According to Pacific Business News, Hawaiian Air Pilots Authorize Strike by during a vote this past Tuesday. The option to strike, should talks fail, won by an overwhelming margin. Hawaiian Air’s strike vote won with nearly 99% of pilots voting yes. This doesn’t mean, however, that a strike is imminent. Before a strike can happen, however, the National Mediation Board must determine whether or not further mediation is needed. If either Hawaiian Airlines or the Air Line Pilot Association declines further mediation, a strike may commence after a 30-day cooling-off period.
The issue at hand relates to the pilots’ pay. Hawaiian Airlines has been posting record profits. In fact, like most US airlines, Hawaiian has ben making record profits. Even with this profitability, pilot pay has remained fairly stagnant for a while now, and rumor has it that the company has even been cutting back certain benefits for all employees. But what the pilots are asking for is a 52% increase in wages during the first year of it’s new contract. This would increase Hawaiian’s overall pilot compensation by $74 million.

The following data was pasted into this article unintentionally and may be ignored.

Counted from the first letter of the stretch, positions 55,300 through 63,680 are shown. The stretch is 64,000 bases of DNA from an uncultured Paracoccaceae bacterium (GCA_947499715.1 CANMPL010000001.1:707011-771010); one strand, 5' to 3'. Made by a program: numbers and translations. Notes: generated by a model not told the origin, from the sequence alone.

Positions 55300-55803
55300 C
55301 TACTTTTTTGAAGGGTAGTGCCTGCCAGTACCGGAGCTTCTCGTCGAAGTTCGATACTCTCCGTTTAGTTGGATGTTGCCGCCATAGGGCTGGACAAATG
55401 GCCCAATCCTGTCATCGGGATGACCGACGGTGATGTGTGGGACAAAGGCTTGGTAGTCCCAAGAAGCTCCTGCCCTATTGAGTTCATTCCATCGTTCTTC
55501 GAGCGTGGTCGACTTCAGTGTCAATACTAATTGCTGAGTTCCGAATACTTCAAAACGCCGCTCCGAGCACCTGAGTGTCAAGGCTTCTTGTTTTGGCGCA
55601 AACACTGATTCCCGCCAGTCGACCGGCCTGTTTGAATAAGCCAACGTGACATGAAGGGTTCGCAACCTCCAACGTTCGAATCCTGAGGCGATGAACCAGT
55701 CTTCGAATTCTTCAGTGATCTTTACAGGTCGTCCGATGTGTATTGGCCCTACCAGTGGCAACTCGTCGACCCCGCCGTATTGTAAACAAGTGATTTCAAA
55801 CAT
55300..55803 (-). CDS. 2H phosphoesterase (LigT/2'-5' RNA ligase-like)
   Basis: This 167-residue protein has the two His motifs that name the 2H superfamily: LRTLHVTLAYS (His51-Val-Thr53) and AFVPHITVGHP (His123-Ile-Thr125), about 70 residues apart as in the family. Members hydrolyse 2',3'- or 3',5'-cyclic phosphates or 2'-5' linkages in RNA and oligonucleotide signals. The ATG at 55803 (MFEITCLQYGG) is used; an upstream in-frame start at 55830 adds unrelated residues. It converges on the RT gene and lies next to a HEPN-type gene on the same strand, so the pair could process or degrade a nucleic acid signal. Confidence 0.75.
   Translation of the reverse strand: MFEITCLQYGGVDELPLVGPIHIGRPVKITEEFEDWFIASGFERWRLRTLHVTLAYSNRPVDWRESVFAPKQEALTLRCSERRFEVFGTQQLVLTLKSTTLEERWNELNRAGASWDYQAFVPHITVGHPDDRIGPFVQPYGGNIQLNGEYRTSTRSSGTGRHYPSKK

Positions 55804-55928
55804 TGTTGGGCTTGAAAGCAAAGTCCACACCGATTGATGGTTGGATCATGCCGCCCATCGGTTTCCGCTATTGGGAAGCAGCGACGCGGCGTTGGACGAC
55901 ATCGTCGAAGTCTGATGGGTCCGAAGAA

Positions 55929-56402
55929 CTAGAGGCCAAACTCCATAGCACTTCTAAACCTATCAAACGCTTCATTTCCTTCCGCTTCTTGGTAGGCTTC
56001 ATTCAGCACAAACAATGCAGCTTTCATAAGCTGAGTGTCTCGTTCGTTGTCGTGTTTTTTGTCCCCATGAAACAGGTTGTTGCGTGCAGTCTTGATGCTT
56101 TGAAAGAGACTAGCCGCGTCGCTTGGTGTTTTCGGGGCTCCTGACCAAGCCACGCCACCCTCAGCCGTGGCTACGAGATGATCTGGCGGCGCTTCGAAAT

Now I’m no airline expert, but 52% or $74 million, seems like an enormous amount of money, especially since Hawaiian’s pilot core is made of just 600 pilots. If you divide that evenly among all pilots (I know it won’t be), then that equates to $123,333 a year for every pilot. According to Hawaiian, a 12-year wide-body veteran captain makes $242,000, for 700 hours of work per year. In my opinion, this amount of increase in pay could spell trouble for the airline when oil prices go up, especially with all the debt it’s carrying thanks to its fleet renewal and expansion.
At any rate, it’s still too early to tell if a strike will happen or not. It is something to keep in mind, however, if you’re traveling to the islands soon. And I’ll be sure to post updates as they become available.